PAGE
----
When you were born, you immediately began to stretch and twist and move to get a better view of the world. In your first few minutes, it’s possible you moved more than your brother did in his first few days. You were so tiny, and I can’t help trying to assign the kinds of adjectives you use to describe small sports stars: wiry, scrappy.
For days people asked me what it felt like to hold such a small baby, and though I know that in comparison to Ezra you are a miniature doll, you never felt small to me. You just felt like you. What surprised me more was your face. The definition of your features. The fact that when you looked down, your chin didn’t disappear into your neck.
Your face is rounding out now, as you gain pound after pound. In your first minutes, you latched on to feed like you’d been practicing for months, and you have remained an excellent nurser. It feels so much easier this time around, and I will never know how much of that is you being a natural and how much is me being more experienced. Probably some of both.
I spend a lot of time every day staring into your eyes. I am a bit obsessed with their indeterminate color, as everyone else in our immediate family has dark, dark brown eyes. Yours have remained light, which I know because they are so often open. You love to look around, and your neck muscles have had to work fast to keep up with the movement of your head as you try to take it all in. You even sometimes go cross-eyed from the strain of concentrating on something new and exciting. While you nap, you reach your hands out, as if to continue feeling out the world around you even as you are sleeping.
Your first month has involved some definite moments of second child-ness. We were so lackadaisical about your car seat, having been through this before, that we not only didn’t install it before we went to the hospital, we didn’t even look at it. When we tried to take you home, we discovered that it was actually broken, and your dad had to carry you home in his arms while I drove alongside him on the street with my blinkers on. At the time, it seemed like an immense parenting fail to me, but now it strikes me as just another one of the ways that we’ve learned to be adaptable to the delightful chaos you’ve brought into our lives.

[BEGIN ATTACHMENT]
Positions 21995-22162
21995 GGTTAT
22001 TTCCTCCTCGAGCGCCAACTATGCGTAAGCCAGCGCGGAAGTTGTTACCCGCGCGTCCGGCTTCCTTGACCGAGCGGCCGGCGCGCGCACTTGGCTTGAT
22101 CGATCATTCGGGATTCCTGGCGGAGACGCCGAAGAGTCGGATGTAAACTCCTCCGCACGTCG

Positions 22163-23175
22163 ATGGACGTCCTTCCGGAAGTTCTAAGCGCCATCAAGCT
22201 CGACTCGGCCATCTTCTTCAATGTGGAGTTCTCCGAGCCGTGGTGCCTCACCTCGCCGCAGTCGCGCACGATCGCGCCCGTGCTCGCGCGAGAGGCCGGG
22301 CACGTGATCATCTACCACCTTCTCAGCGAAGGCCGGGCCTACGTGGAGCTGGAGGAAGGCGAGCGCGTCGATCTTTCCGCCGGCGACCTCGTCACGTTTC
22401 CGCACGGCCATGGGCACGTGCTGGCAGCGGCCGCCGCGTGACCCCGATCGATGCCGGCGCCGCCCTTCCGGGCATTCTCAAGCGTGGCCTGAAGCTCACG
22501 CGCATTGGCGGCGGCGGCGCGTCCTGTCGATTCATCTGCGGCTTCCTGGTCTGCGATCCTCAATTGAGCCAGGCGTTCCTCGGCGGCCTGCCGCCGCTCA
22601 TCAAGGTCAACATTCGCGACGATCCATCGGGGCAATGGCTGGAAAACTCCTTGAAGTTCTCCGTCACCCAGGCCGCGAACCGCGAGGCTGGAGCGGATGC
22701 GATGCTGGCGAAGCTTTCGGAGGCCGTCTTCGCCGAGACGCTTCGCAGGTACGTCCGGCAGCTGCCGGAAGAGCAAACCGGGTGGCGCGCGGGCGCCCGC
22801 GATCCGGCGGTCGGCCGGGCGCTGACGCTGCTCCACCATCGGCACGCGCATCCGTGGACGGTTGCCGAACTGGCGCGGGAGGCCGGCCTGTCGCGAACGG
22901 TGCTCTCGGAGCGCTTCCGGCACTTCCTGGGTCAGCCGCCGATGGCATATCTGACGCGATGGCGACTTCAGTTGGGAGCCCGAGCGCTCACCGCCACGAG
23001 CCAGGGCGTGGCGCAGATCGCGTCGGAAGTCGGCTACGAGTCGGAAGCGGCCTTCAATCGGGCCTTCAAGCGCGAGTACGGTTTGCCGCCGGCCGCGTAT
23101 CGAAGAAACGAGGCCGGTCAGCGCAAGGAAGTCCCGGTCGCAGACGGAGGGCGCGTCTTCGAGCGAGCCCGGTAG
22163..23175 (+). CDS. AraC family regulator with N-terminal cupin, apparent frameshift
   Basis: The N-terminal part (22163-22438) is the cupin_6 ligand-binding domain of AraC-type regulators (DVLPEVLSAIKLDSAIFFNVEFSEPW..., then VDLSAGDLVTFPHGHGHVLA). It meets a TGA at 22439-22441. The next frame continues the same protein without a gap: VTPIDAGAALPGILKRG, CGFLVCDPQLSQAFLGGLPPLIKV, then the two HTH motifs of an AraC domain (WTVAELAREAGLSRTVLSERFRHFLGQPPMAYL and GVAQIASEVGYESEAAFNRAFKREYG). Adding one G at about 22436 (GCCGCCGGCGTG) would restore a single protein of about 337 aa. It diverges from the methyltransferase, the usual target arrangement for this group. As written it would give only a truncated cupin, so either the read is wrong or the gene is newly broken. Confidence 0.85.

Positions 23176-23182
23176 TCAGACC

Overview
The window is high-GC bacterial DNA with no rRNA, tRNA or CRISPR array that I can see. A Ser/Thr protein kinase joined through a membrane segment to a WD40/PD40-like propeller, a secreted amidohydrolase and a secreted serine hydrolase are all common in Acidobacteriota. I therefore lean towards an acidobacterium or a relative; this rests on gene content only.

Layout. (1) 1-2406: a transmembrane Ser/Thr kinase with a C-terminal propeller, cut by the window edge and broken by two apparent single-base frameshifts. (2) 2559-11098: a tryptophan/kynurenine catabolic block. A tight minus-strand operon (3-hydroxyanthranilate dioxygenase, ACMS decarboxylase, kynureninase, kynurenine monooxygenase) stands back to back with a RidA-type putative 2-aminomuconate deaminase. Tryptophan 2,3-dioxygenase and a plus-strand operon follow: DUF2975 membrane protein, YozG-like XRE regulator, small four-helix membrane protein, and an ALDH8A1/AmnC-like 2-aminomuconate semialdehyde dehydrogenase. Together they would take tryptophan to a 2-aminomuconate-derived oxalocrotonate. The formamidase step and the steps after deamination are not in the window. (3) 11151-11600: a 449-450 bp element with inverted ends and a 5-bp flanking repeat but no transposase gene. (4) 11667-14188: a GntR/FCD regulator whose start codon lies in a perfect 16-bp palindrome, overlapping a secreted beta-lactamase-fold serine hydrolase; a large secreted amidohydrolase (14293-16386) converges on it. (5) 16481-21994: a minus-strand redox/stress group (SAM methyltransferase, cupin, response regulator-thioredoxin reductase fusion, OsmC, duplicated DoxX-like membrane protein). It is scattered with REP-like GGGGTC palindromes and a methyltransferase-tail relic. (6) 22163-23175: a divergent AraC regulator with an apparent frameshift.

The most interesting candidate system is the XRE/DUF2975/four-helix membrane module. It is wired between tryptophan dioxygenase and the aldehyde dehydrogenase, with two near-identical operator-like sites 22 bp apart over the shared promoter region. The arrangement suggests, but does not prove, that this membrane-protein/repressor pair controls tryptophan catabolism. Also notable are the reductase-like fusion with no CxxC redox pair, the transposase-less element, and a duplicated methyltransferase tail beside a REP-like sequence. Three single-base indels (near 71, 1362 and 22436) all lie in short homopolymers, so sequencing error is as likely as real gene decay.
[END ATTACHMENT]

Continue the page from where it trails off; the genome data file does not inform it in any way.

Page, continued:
In your first month you have met dozens of friends and relatives, and been dragged along to a family birthday party, a baby naming, some parent-tot classes, a mommy group, and a ton of playdates, not to mention our hospital adventure. You and I are figuring out together how to be flexible, as I nurse you on a tiny toddler chair in the middle of a classroom full of kids, or you sleep in my arms as we follow Ezra around the Exploritorium.
We spend a lot of time following Ezra around. Your life is inextricably bound up with his, and your dada and I are so excited to watch you grow up together. I can already see how entwined all our lives will be. I watch Ezra’s new tricks over the top of your head as you snuggle in for a snooze. I point out your amazing features to Ezra as we all cuddle on the couch together. Ezra still sometimes points at your dad when we ask “where’s Mama?” but he is 100% accurate when asked “where’s the baby?”
So, starting at the end of the month, we’re going to be writing a letter to both of you each month instead of one letter for each of you. How could we not? In whose letter would a moment like this go? Ezra is sitting on his futon, reading a book. I need to put his socks on so we can leave, but I’m holding you. On a whim, I rest you next to him on the couch. He looks over at you, and immediately, without prompting, puts his arm around you, drawing you close. “Baby!” he says.
Happy first month, sweet baby. Welcome to the family.